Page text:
331. NSI understandably wishes to avoid situations where it would have to decide upon disputes by weighing all the relevant facts and circumstances, thereby assuming the role of a de facto arbiter or judge. This underscores the need for courts or independent neutrals to resolve disputes instead of the registration authorities themselves, and illustrates well the limits of any active involvement that such authorities should have in the resolution of domain name disputes.

332. Another problem raised concerning the NSI Policy is the requirement that a complainant must produce a trademark registration that is identical to the second-level domain name subject to the dispute. This has resulted in what has been described by commentators as frustrating situations where the NSI Policy could not be relied upon to obtain relief for trademarks that are virtually, but not perfectly, identical to the domain name. For instance, the owner of the trademark consisting of the word "CHANEL BOUTIQUE" accompanied by the CC monogram could not apply the NSI Policy against a person who had registered the string Similarly, the owner of the mark "PLAYSTATION" faced the same problem in connection with the domain name

333. Even when the NSI Policy applies, the result that it offers is to place the domain name on "hold." Consequently, a trademark owner who has obtained relief under the Policy is still required to resort to court or arbitration to obtain the cancellation or transfer of the domain name. This two-tiered approach adds a further level of complexity to the dispute resolution process, and, by insisting on a court decision or arbitral award for the final disposition of the case, requires a complainant to expend significant resources to resolve what are often simple cases of manifest abuse.


334. In addition to continuing efforts to identify problems in the existing gTLDs, the WIPO Interim Report suggested that it would be useful to attempt to identify how practices in the ccTLDs are influencing the protection of intellectual property rights. In December 1997, a point was reached where more domain names were registered by organizations or individuals based in countries other than the United States of America than by the same entities located in that country. This internationalization of the Internet is also reflected in the increasing number of domain name registrations in the country domains. While the public in the United States of America has made only limited use of ".us" and, instead, has universally favored the gTLDs, users in other countries have availed themselves to a much larger degree of the opportunities offered by the ccTLDs. At the time of publication of the Interim Report, out of a total of more than 4,800,000 domains registered worldwide, over 1,400,000 were registered in the ccTLDs, with ".de" (Germany), ".uk" (United Kingdom) and ".dk" (Denmark) containing the largest numbers. Now, just four months later, there are approximately 1,860,000 registrations in the ccTLDs, and it is expected that the pace of registrations in these domains will continue to increase.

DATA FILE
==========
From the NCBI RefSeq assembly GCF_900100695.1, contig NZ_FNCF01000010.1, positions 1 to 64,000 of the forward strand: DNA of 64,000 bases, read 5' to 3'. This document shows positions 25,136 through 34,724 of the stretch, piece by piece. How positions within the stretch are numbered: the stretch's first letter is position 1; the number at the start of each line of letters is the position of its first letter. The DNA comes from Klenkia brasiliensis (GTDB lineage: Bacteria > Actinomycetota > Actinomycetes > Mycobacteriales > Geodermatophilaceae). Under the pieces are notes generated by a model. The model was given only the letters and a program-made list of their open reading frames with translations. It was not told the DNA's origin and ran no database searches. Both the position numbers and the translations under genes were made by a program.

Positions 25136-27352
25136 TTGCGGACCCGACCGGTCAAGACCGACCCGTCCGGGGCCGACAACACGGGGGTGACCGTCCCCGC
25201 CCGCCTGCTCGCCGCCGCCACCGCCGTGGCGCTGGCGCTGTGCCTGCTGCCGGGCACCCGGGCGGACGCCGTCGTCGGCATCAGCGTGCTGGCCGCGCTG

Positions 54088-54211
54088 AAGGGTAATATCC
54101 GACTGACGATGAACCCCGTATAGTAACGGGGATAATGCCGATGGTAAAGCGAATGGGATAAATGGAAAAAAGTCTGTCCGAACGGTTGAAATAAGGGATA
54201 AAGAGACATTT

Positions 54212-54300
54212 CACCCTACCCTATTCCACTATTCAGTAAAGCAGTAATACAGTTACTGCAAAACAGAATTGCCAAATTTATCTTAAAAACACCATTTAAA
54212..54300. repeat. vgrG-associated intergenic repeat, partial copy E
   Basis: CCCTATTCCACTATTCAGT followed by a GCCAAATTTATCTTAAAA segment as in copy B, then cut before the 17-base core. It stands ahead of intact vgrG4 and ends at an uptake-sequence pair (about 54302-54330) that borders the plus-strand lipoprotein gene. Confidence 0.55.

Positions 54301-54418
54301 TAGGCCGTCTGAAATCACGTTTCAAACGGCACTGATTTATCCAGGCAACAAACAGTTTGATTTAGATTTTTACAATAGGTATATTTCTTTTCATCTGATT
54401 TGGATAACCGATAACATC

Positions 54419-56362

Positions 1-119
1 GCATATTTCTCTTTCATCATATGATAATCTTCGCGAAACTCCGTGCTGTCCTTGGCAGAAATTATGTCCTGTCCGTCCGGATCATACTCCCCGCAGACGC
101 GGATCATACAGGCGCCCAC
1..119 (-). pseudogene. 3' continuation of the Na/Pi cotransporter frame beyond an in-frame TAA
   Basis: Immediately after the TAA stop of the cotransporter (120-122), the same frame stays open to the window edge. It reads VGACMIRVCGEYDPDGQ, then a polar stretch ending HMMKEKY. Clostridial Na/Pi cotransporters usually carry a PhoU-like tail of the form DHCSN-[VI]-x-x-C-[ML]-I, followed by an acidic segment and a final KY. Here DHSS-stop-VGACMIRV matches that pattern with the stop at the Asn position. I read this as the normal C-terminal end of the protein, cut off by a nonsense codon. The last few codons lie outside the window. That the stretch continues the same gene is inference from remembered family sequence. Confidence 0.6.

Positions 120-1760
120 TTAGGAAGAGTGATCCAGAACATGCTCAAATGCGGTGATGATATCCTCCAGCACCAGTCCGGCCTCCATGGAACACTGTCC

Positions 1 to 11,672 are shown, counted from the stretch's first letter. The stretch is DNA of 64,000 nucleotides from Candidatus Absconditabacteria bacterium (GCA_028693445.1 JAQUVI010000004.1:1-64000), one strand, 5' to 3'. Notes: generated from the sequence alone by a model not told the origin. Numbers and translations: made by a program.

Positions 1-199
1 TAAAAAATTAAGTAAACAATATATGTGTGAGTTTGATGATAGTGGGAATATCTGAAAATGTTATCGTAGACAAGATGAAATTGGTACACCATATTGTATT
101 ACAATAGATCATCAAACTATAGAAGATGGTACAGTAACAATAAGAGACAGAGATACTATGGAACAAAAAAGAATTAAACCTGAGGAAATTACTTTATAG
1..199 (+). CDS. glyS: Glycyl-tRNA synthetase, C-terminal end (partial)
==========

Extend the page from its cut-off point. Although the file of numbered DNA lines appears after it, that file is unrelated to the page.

335. The differing approaches taken with regard to the management of the name space in the ccTLDs, and the related experience gained by the registration authorities, their clients and third parties, constitute a valuable source of information. With this in mind, WIPO has supplemented its consultations with a questionnaire directed to the administering authorities for 35 representative ccTLDs, which were selected on the basis of the number of their domain name registrations (both large and small) and their geographic representation. The questionnaire, which was sent out in January 1999, was intended to review the impact on intellectual property of the practices and procedures adopted by ccTLD registration authorities, and their experiences with any domain name disputes. The results obtained from responses to the questionnaire are set out in Annex IX and summarized in the ensuing paragraphs.

336. The survey revealed great diversity in the registration and operating practices of the participating ccTLDs. The responses also indicated that ccTLD administrators have had to develop practices on their own and that this has sometimes been a burden, particularly for the smaller ccTLDs and those in developing countries. In this respect, a number of registration authorities indicated they had expended considerable time and resources (e.g., the cost of legal services) to devise registration rules and procedures to address problems they had encountered.

337. Although virtually all of the participating ccTLDs (88 percent) indicated that they register names on a first-come, first-served basis, most (71 percent) also indicated that they operate "restricted" domains which impose limitations—such as the requirement of domicile, no transfer of a domain name registration, limiting the number of domains which any one applicant may register, or requiring official certification from a national authority—that, in effect, mitigate the potential problems arising from a first-come, first-served system. It was felt that these restrictions, as well as some of the procedural steps used, have created a regulated domain space that limits the potential number of registrations. Thus, some ccTLD administrators operating under such restrictions indicated that they are now in the process of revising their practices to establish a more open system, which might also lead to an increase in the occurrence of problems and disputes.